The global population
As shown above, the total number of people living on Earth has more than doubled since the 1950s, and continues to increase. A look at the development of the world population since the beginning of the Common Era shows that such a surge in numbers is unprecedented. The first significant rise in population occurred during the 14th century, after the Black Death had killed approximately 25 million people worldwide. Subsequently, the global population increased slowly but steadily until it reached record numbers between 1950 and 2000.
The majority of the global population lives on the Asian continent, as a statistic of the world population by continent shows. In around 100 years, it is estimated that population levels on the African continent will have reached similar levels to those we see in Asia today. As for a forecast of the development of the world population, the figures are estimated to have reached more than 10 billion by the 22nd century.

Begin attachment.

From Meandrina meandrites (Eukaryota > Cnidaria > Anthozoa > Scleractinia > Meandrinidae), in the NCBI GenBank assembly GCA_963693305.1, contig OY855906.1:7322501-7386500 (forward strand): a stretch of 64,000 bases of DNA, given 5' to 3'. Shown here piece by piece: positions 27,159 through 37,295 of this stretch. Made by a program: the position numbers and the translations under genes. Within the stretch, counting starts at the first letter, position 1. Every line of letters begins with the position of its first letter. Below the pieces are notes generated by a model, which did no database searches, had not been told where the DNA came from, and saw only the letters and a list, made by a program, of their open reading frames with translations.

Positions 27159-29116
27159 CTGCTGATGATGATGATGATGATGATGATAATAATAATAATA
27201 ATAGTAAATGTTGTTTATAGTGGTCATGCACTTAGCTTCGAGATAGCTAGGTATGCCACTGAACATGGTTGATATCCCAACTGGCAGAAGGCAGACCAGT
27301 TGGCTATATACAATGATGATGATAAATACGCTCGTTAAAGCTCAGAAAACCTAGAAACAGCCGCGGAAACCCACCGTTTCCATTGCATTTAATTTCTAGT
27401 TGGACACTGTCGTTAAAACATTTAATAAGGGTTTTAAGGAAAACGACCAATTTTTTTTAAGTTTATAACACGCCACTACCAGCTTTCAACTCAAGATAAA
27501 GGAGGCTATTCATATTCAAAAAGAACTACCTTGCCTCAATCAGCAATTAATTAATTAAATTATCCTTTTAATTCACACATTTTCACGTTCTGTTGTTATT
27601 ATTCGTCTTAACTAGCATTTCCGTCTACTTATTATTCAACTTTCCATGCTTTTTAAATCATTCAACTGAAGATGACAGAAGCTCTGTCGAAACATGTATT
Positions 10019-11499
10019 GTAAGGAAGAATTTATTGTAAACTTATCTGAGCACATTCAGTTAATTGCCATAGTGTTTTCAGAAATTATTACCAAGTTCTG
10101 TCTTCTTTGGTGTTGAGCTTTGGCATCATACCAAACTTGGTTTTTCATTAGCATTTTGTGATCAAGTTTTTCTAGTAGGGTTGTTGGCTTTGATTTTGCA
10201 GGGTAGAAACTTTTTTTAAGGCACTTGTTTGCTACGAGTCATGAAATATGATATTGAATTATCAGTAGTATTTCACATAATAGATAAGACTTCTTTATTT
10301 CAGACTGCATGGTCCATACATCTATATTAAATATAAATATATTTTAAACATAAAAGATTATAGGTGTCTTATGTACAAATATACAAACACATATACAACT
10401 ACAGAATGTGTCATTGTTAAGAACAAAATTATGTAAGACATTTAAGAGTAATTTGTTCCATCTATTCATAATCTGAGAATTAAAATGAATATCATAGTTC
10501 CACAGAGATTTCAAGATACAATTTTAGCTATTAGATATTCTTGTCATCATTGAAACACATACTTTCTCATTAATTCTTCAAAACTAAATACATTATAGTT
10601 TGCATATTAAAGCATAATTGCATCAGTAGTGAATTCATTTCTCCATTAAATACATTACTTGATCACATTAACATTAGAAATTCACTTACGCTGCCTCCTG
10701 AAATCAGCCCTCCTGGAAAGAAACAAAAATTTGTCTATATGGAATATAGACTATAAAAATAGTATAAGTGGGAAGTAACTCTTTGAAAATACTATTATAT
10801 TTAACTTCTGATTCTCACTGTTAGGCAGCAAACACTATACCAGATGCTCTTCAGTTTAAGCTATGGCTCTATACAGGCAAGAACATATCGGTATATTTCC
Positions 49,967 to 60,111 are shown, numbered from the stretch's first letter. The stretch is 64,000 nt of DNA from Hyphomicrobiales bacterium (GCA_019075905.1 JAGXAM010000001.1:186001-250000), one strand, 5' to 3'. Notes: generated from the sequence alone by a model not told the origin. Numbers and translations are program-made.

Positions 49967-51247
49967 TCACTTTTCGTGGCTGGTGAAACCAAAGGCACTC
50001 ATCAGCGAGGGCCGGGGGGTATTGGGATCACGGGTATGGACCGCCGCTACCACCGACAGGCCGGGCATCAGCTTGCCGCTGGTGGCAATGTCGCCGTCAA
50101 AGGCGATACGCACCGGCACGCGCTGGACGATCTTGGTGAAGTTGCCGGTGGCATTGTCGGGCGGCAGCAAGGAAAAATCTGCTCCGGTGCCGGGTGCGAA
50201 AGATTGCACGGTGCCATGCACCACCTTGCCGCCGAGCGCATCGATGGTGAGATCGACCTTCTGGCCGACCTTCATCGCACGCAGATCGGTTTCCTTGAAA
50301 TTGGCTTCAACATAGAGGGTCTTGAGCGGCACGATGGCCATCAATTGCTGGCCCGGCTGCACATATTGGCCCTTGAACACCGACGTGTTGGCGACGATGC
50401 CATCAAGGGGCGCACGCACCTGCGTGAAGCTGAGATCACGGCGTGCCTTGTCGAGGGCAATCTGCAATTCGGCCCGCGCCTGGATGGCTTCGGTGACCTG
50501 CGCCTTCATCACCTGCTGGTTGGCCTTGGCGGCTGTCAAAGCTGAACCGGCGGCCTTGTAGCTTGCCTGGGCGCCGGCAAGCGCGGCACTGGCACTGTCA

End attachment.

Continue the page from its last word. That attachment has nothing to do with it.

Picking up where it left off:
Growing population numbers pose an increasing risk to the planet, since rocketing numbers equal increased consumption of food and resources. Scientists worry that natural resources, such as oil, and food resources will become scarce, endangering the human race and, even more so, the world’s ecosystem. Nowadays, the number of undernourished / starving people worldwide has decreased slightly, but forecasts paint a darker picture.